Informations and abstract
Keywords: Conditionals; Probability; Counterfactuals; Triviality, Tri-events; Trievents, Partial Logic; Contraction; Three-valued Logic, de Finetti; Stalnaker; David Lewis; Ernest Adams; Gärdenfors; Leibniz.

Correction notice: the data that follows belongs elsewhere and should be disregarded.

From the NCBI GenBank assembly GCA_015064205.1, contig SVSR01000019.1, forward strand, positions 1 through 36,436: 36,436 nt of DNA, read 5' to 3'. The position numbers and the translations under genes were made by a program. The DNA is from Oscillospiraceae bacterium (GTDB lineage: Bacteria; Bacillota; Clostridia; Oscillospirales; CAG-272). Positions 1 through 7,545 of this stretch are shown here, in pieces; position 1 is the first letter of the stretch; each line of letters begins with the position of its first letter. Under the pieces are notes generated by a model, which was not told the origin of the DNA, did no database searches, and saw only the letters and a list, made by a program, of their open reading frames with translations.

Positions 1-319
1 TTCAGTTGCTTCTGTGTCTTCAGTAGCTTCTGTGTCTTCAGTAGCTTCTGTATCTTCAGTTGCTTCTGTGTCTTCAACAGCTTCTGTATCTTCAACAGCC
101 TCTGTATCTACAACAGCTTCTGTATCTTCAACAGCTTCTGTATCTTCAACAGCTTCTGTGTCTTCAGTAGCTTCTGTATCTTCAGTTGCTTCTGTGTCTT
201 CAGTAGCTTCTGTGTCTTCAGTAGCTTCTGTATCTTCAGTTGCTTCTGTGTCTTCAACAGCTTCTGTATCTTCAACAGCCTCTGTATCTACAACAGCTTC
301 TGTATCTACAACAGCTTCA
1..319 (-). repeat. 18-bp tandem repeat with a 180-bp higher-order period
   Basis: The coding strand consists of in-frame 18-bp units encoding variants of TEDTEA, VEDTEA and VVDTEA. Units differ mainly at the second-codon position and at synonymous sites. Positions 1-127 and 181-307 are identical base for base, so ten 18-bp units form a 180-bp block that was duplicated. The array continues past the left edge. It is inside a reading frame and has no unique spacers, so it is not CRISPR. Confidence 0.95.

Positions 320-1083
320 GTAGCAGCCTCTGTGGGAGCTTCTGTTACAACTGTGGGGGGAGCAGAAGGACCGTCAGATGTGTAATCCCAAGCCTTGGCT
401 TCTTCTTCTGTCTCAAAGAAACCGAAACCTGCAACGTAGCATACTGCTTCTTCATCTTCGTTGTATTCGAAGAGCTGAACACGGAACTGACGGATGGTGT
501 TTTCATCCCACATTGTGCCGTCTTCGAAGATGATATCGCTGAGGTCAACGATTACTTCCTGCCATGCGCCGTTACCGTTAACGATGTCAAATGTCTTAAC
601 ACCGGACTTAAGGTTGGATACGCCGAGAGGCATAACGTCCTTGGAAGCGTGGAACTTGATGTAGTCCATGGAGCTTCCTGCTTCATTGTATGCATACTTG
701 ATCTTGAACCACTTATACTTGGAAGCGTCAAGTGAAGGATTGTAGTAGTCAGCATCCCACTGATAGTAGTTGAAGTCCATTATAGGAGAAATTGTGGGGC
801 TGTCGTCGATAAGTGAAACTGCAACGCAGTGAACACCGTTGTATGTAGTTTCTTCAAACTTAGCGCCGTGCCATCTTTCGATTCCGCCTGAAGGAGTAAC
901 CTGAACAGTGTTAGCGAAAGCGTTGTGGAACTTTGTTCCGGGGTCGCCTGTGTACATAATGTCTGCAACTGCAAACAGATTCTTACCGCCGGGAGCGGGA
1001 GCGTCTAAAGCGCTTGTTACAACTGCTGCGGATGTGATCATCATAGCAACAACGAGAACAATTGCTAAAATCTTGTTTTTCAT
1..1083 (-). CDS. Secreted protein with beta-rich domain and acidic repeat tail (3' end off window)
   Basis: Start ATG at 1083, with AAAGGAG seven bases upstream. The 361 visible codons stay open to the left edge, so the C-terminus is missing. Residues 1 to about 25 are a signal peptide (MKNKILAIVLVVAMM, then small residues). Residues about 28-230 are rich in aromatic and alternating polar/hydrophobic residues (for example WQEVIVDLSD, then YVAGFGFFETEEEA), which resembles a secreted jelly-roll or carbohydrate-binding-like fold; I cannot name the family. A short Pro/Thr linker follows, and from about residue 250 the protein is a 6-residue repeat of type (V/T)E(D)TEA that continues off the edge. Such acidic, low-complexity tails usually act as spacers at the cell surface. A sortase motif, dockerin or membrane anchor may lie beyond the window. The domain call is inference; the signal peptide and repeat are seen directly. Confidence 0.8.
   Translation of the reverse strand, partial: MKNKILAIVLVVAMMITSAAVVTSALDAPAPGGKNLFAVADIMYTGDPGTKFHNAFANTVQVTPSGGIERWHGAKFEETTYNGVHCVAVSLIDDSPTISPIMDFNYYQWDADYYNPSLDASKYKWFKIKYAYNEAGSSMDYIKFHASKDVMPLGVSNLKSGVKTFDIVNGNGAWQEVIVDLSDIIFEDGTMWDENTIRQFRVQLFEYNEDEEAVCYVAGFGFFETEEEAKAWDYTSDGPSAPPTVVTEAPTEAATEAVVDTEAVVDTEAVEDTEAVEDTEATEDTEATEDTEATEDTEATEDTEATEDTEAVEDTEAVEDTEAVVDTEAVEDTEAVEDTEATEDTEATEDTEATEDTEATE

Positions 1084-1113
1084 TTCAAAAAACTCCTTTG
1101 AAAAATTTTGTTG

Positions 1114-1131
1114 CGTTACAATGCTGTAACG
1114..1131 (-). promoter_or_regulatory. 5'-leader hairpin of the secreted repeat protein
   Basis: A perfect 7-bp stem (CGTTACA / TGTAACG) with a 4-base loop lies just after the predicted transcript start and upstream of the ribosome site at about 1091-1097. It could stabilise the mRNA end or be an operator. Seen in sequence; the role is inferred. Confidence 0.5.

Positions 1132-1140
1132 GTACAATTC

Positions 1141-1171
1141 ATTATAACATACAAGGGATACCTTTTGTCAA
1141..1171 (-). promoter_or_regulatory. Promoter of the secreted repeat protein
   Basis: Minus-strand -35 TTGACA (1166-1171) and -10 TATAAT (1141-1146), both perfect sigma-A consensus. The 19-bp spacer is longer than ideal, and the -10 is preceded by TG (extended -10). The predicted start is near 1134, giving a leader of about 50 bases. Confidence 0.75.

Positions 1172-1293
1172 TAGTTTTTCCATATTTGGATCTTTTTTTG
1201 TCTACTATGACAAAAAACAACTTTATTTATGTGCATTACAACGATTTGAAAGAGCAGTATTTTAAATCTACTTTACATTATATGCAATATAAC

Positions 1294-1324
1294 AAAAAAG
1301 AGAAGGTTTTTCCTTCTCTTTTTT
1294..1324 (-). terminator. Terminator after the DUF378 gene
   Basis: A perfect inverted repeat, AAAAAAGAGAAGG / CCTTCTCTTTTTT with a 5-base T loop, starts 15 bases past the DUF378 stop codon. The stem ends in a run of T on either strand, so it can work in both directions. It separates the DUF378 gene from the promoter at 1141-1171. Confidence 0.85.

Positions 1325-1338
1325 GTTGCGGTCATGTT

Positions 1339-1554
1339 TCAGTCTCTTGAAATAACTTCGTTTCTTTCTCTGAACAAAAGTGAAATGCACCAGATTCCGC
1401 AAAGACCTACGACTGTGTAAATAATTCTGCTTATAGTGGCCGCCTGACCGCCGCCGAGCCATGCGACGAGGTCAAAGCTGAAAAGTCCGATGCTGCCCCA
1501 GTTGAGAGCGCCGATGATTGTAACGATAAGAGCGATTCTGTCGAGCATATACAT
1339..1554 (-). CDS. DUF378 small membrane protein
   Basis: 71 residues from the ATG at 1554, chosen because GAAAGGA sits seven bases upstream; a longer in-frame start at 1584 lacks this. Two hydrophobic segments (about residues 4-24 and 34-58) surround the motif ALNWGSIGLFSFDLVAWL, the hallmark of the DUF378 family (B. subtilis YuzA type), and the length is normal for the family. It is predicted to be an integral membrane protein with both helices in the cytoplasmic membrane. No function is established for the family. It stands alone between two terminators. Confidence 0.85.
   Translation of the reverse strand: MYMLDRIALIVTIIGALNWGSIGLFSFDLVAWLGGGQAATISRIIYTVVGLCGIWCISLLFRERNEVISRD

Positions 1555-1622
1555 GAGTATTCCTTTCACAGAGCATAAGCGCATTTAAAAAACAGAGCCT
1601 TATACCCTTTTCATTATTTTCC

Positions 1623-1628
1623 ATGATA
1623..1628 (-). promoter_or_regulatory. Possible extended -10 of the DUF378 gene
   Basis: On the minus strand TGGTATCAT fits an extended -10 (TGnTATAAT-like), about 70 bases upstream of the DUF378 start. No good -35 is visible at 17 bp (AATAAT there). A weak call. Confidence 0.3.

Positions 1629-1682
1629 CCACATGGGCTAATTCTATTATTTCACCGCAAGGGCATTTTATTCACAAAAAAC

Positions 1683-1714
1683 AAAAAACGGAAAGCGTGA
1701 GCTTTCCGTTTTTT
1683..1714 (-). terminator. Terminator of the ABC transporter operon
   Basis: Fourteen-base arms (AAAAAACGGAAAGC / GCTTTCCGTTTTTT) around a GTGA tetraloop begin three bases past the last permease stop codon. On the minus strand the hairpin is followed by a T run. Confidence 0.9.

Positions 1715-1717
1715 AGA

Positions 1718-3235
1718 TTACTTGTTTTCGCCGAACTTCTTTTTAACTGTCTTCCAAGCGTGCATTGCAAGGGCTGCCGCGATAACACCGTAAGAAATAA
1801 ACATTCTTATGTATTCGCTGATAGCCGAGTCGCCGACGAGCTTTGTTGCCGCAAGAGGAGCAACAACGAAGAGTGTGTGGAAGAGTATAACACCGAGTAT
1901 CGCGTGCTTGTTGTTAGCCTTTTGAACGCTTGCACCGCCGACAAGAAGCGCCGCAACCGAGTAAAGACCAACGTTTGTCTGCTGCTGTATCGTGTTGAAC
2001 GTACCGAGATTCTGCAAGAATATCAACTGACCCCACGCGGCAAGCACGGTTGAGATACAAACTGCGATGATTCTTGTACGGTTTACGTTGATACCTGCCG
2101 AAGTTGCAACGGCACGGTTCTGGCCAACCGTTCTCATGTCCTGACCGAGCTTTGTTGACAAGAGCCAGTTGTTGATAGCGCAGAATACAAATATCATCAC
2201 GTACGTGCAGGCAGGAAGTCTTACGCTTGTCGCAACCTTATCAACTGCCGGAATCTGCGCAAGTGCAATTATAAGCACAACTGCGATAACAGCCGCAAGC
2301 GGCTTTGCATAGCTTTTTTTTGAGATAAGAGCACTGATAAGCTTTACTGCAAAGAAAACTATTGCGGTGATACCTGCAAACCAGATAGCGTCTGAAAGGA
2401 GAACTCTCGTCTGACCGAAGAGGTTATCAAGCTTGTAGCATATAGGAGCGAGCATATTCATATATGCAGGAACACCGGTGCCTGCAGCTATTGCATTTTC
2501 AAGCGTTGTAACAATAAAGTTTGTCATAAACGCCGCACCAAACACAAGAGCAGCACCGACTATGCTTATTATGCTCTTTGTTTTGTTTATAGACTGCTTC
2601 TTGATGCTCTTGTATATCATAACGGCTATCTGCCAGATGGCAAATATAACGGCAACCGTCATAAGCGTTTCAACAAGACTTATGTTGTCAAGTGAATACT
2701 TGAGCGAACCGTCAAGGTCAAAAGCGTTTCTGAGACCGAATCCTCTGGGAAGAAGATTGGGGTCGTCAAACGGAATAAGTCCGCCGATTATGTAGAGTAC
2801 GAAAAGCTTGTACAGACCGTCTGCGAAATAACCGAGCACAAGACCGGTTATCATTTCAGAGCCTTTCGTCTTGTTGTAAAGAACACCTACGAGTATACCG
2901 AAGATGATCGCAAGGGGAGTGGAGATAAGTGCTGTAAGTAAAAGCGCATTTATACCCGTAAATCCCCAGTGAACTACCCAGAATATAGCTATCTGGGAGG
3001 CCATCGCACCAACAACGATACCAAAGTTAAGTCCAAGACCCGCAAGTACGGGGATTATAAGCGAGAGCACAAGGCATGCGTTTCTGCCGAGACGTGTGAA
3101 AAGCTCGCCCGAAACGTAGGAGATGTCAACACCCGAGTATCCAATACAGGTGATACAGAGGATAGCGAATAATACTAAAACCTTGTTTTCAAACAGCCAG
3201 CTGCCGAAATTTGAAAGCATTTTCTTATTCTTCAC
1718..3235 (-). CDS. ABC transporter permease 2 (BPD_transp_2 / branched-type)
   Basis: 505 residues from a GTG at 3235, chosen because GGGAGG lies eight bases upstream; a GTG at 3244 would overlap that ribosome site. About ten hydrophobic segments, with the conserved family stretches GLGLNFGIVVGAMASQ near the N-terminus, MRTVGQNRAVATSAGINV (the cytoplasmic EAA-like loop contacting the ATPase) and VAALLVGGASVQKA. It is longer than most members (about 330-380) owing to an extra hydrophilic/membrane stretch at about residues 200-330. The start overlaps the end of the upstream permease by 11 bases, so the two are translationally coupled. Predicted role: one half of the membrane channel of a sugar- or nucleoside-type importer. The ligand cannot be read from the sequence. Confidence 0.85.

This paper aims at addressing some problems involving the nature of conditional sentences. The general outlines of a new theory (whose formalism has been spelled out by the author elsewhere in a pretty technical manner) are discussed here and exposed from a philosophical point of view, trying to avoid as far as possible all technicalities. In this paper it is argued that the logic of conditionals is throughout epistemic, so that it is relative to a deductively closed stock K of bivalent sentences whose truth is taken for granted. Originally, the new formalism was meant to deal only with indicative conditionals. In the present paper, thanks to the epistemic characterization of conditionals, a further generalization is introduced: it allows a unified treatment of both indicative and counterfactuals conditionals in a single framework, without any limitation in compositionality. It is argued that counterfactual conditionals are relative to a counterfactual stock K´, obtained by contracting K in such a way that, ceteris paribus, the antecedent is dropped. It is stressed that the new theory (a) is able to satisfy, in a general way and without contradicting the so-called "Lewis's Triviality Results", the equation by which the probability of a conditional of the form «if A then C» is equal to the probability of C given A, (b) allows the definition of a new semantic (i.e. based on truth-conditions) notion of logical consequence. This new notion generalizes the classical relation of logical consequence and encompasses as well as extends the so-called "Adams's p-entailment" to compounds of conditionals. These results challenge the popular view according to which conditionals intrinsically lack truth conditions, and their probability is nothing more than a «degree of assertability». Another remarkable tenet of this article is that counterfactuals that are not epistemically necessary, are contingent, meaning that they are true at certain worlds and false at other worlds, while they are neither true nor false at the actual world. In spite of this, they may be probabilistically relevant for the actual world, in the sense that analogical or inductive probabilistic inferences about the actual world may be reasonably drawn on the basis of the high probability of contingent counterfactuals.